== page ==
PU/PP M2 M3 P4 P5 M6 M7 P8

Altering Perfect Intervals


A perfect interval can be raised or lowered, and this changes the quality of the interval.
A perfect interval lowered a half step becomes a diminished interval.
A perfect interval raised a half step becomes an augmented interval.

Here’s a little diagram to help remember this. The aug


aug is above the P because an augmented interval is higher
than a Perfect interval. The dim is below the P because
P a diminished interval is lower than a Perfect interval.
dim

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Staff 3.9 Altered Perfect intervals from C.

dimU augU dim4 aug4 dim5 aug5 dim8 aug8

Altering Major Intervals


Major intervals can also be altered by raising or lowering them.
A Major interval lowered a half step becomes a minor interval.
A Major interval raised a half step becomes an augmented interval.
Here’s another little diagram. Just like before, the aug
aug is above because it’s higher than the Major, and the
min is below because it’s a lower than the Major:
Maj
min
Staff 3.10 Altered Major intervals from C.

min2 aug2 -min3 aug3 min6 aug6 min7 aug7

And just to mess with your mind a little, a minor interval lowered a half step becomes a
diminished interval. If you’re wondering how a note which already has a flat can be lowered still
further, see “Double Flats” on page 190.

Finding an Interval
In a few easy steps you can find an interval. It’s easiest with the key of C so we’ll stick with
that for examples, but you should be able to find an interval from any note to any other note.
Count the lines and spaces up from the lower of the two notes. Count the first as #1.

1 Determine if the number of the interval is Major or Perfect.


(M = 2, 3, 6, 7; P = U, 4, 5, 8).
2 Determine if the interval is lowered or raised from what it would be in the Major scale.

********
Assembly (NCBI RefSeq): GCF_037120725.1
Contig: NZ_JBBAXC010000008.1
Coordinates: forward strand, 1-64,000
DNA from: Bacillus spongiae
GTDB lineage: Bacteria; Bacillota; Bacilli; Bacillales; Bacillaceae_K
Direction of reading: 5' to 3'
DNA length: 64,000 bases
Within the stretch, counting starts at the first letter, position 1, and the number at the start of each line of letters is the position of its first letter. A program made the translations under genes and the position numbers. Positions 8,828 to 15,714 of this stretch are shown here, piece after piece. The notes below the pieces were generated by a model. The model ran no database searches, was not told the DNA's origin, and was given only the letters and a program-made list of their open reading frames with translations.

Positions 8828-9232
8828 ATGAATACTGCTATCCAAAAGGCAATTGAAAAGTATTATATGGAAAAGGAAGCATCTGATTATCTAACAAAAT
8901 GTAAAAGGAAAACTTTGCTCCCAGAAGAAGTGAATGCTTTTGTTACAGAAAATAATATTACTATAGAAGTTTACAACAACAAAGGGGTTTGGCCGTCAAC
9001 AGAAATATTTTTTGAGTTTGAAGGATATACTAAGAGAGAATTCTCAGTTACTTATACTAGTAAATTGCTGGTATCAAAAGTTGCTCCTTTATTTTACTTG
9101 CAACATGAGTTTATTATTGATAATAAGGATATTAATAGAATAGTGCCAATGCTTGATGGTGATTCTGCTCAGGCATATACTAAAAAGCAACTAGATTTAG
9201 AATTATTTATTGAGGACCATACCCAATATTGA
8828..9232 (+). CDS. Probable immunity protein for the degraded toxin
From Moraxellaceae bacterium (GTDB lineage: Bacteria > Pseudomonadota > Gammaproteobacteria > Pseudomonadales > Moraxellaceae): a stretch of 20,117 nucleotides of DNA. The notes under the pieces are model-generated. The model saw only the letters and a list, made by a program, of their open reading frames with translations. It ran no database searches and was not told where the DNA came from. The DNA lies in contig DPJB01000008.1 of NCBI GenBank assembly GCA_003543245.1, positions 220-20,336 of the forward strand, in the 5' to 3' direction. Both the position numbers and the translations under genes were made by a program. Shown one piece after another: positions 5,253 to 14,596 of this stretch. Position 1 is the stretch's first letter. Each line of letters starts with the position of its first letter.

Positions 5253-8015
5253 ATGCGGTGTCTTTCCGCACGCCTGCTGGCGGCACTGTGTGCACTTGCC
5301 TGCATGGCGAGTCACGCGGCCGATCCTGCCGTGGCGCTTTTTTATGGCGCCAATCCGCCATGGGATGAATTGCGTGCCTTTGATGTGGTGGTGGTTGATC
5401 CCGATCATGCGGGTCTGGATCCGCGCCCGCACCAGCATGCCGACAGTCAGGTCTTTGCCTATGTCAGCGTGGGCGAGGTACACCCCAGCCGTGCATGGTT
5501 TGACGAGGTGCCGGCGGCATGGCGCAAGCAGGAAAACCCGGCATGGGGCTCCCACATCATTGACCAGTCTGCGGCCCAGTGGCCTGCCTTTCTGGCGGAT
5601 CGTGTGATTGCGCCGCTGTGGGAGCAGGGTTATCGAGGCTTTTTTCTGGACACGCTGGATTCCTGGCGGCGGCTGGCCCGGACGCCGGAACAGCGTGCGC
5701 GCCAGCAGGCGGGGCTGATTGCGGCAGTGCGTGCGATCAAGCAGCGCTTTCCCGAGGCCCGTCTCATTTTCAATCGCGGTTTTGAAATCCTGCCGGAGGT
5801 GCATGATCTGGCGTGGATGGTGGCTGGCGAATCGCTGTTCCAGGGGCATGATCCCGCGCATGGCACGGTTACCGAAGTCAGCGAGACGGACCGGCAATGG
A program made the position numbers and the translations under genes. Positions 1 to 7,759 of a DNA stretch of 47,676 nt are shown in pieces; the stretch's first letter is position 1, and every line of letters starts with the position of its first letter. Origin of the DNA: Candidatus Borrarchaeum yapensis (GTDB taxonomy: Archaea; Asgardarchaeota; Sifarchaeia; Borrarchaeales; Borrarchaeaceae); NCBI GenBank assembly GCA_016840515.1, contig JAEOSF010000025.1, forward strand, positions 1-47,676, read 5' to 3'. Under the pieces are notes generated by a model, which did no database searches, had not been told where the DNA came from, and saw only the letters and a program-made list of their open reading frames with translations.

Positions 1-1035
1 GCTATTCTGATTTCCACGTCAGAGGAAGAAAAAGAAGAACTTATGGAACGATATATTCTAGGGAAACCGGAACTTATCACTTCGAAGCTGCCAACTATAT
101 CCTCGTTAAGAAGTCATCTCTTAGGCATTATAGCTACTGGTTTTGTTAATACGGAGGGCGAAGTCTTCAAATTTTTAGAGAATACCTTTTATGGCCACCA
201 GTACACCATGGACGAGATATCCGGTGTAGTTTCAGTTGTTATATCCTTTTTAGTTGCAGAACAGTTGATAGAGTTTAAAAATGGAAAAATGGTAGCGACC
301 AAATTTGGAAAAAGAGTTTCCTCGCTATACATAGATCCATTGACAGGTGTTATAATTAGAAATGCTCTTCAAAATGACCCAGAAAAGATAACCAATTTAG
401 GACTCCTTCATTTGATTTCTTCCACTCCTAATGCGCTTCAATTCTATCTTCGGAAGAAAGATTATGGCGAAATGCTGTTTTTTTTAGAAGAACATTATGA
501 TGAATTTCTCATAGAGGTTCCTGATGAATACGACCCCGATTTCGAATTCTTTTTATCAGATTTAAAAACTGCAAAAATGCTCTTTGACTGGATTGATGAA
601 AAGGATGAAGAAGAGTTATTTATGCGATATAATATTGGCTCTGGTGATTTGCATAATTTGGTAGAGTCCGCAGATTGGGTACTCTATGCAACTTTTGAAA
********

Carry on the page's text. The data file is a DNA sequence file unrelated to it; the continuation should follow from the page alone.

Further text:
Use the Major scale which starts on the lower of the two notes.

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For example, lets take a C and a Bb, with C being the lower of the two notes. For the first
step, we count the lines and spaces to get the number of the interval.
6 7
4 5
2 3
1

For step 2, we need to know if a 7th is a Perfect or Major interval. It’s a Major interval if
unaltered. But this one is altered, so....
For step 3 we determine that the 7th has been lowered a half step, which would make it a
minor 7th. If you can simply hear it, and play it, this is much quicker

Inte rval s Grea ter th an a n Oct ave


So far we’ve only used intervals up to the number 8 (an octave). Intervals can be greater than an
octave and are called compound intervals. The process of finding them is the same. Simply count
up from the lower of the two notes. There will be more information and study of compound
intervals in Chapter 29. Here’s an example showing the interval of a ninth:
8 9
6 7
4 5
2 3
1

Find ing I nterva ls in K eys O ther than C


The best way to find intervals in other keys is to have all the Major scales memorized. There
are only 12 of them, so it shouldn’t take too long. Because I’m originally a trumpet player, I still
figure out intervals by running up the major scales with trumpet fingerings. It’s sort of like
counting on your fingers. Very handy (pun intended).
Another way is to memorize how many whole and half steps are in each interval. For
example, there are 12 half steps in a Perfect Octave, 7 half steps in a Perfect 5th, 4 half steps in a
major third, etc. This takes a lot of brain space, but it’s possible.

Ear Training
Knowing these intervals intellectually is valuable, but knowing them by hearing them is